The U.S. banking industry’s second quarter profits fell by 70 per cent from a year ago, the FDIC said Tuesday, as low interest rates and the economic turmoil of the COVID-19 pandemic weighed heavily on big and small banks alike.
Total bank profits across 5,066 insured institutions were US$18.8-billion, compared with profits of US$62.5-billion in the same period a year ago. This was the second consecutive quarter of steep profit declines as banks set aside billions to cover potentially bad loans back in April.
Most of the profit decline is tied directly to the pandemic. Banks are now facing tens of billions of dollars of loans that appeared healthy in March, but are now in forbearance or deferral because those borrowers can no longer pay. Further, the Federal Reserve has slashed interest rates to near zero once again to stimulate the economy, which limits what money banks can charge for loans.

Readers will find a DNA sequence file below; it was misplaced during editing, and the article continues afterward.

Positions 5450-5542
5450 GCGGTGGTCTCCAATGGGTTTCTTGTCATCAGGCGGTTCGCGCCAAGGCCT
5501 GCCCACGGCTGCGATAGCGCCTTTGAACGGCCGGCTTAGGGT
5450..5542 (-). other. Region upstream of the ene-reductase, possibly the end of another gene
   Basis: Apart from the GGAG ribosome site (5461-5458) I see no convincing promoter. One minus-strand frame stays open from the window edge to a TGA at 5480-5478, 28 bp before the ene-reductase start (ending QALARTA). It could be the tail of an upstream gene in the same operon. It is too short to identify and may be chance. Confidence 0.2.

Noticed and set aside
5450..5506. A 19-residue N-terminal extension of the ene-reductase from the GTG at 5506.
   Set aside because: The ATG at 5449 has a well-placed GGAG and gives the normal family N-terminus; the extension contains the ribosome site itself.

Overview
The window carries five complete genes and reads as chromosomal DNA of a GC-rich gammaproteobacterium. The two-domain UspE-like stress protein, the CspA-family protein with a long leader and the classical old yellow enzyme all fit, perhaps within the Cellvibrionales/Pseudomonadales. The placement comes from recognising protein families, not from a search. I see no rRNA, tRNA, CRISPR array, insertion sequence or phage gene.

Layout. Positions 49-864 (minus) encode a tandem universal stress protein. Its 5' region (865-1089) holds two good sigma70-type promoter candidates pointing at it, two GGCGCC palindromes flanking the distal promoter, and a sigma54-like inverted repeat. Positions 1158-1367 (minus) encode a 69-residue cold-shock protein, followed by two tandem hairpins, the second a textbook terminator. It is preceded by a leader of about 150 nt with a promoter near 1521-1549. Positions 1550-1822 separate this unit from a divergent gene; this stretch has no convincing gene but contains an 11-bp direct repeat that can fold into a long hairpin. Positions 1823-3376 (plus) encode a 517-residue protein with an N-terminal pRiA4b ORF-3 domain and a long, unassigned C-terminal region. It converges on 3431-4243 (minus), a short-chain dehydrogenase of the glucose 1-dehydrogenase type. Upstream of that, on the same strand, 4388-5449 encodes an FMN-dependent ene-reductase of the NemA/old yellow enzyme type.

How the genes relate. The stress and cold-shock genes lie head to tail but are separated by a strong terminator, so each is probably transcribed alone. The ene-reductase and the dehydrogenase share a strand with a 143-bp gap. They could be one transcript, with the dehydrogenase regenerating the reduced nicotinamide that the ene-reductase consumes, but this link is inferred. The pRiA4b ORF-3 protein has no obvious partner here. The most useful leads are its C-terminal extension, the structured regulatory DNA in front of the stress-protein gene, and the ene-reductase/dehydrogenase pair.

Bank profits were bolstered slightly by the Paycheck Protection Program, the US$480-billion stimulus program for small businesses who needed help covering payroll in the first months of the pandemic. That program came in the form of bank loans, and each bank took a small fee for each application they processed.
Despite tumbling profits, the FDIC said it did not see any systemic issues in the industry. Banks have taken in record deposits in the quarter – a sign of consumer confidence in the bank industry – and the FDIC’s “troubled bank list” remains unchanged from last quarter.
Be smart with your money. Get the latest investing insights delivered right to your inbox three times a week, with the Globe Investor newsletter. Sign up today.